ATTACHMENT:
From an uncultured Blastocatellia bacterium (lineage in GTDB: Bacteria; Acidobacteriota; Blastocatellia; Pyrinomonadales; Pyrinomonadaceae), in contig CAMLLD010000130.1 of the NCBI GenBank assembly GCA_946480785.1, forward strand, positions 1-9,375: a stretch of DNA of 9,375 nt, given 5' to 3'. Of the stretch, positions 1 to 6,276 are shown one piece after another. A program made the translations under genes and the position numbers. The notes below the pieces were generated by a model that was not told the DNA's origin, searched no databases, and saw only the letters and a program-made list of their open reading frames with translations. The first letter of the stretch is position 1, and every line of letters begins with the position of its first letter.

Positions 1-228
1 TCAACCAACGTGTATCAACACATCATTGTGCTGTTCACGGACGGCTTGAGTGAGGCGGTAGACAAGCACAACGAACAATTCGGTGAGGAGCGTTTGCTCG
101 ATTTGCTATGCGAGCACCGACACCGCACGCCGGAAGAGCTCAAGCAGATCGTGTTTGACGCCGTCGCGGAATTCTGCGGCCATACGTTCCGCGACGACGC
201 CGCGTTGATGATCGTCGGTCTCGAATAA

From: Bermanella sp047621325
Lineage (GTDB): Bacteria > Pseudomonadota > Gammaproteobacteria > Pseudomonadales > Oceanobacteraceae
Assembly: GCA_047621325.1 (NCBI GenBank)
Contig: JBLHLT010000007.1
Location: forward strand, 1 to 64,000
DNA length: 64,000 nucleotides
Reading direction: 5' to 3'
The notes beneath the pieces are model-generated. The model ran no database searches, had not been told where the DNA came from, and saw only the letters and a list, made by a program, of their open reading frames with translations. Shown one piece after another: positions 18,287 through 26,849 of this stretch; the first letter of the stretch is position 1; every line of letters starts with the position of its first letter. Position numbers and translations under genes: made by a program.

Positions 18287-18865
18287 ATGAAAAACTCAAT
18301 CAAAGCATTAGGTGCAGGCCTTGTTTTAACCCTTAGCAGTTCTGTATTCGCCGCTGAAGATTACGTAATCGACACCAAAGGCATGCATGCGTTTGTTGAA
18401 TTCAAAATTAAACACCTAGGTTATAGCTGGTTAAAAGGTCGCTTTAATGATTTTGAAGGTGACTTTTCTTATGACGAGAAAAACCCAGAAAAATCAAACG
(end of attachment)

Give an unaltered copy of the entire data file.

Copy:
From an uncultured Blastocatellia bacterium (lineage in GTDB: Bacteria; Acidobacteriota; Blastocatellia; Pyrinomonadales; Pyrinomonadaceae), in contig CAMLLD010000130.1 of the NCBI GenBank assembly GCA_946480785.1, forward strand, positions 1-9,375: a stretch of DNA of 9,375 nt, given 5' to 3'. Of the stretch, positions 1 to 6,276 are shown one piece after another. A program made the translations under genes and the position numbers. The notes below the pieces were generated by a model that was not told the DNA's origin, searched no databases, and saw only the letters and a program-made list of their open reading frames with translations. The first letter of the stretch is position 1, and every line of letters begins with the position of its first letter.

Positions 1-228
1 TCAACCAACGTGTATCAACACATCATTGTGCTGTTCACGGACGGCTTGAGTGAGGCGGTAGACAAGCACAACGAACAATTCGGTGAGGAGCGTTTGCTCG
101 ATTTGCTATGCGAGCACCGACACCGCACGCCGGAAGAGCTCAAGCAGATCGTGTTTGACGCCGTCGCGGAATTCTGCGGCCATACGTTCCGCGACGACGC
201 CGCGTTGATGATCGTCGGTCTCGAATAA

From: Bermanella sp047621325
Lineage (GTDB): Bacteria > Pseudomonadota > Gammaproteobacteria > Pseudomonadales > Oceanobacteraceae
Assembly: GCA_047621325.1 (NCBI GenBank)
Contig: JBLHLT010000007.1
Location: forward strand, 1 to 64,000
DNA length: 64,000 nucleotides
Reading direction: 5' to 3'
The notes beneath the pieces are model-generated. The model ran no database searches, had not been told where the DNA came from, and saw only the letters and a list, made by a program, of their open reading frames with translations. Shown one piece after another: positions 18,287 through 26,849 of this stretch; the first letter of the stretch is position 1; every line of letters starts with the position of its first letter. Position numbers and translations under genes: made by a program.

Positions 18287-18865
18287 ATGAAAAACTCAAT
18301 CAAAGCATTAGGTGCAGGCCTTGTTTTAACCCTTAGCAGTTCTGTATTCGCCGCTGAAGATTACGTAATCGACACCAAAGGCATGCATGCGTTTGTTGAA
18401 TTCAAAATTAAACACCTAGGTTATAGCTGGTTAAAAGGTCGCTTTAATGATTTTGAAGGTGACTTTTCTTATGACGAGAAAAACCCAGAAAAATCAAACG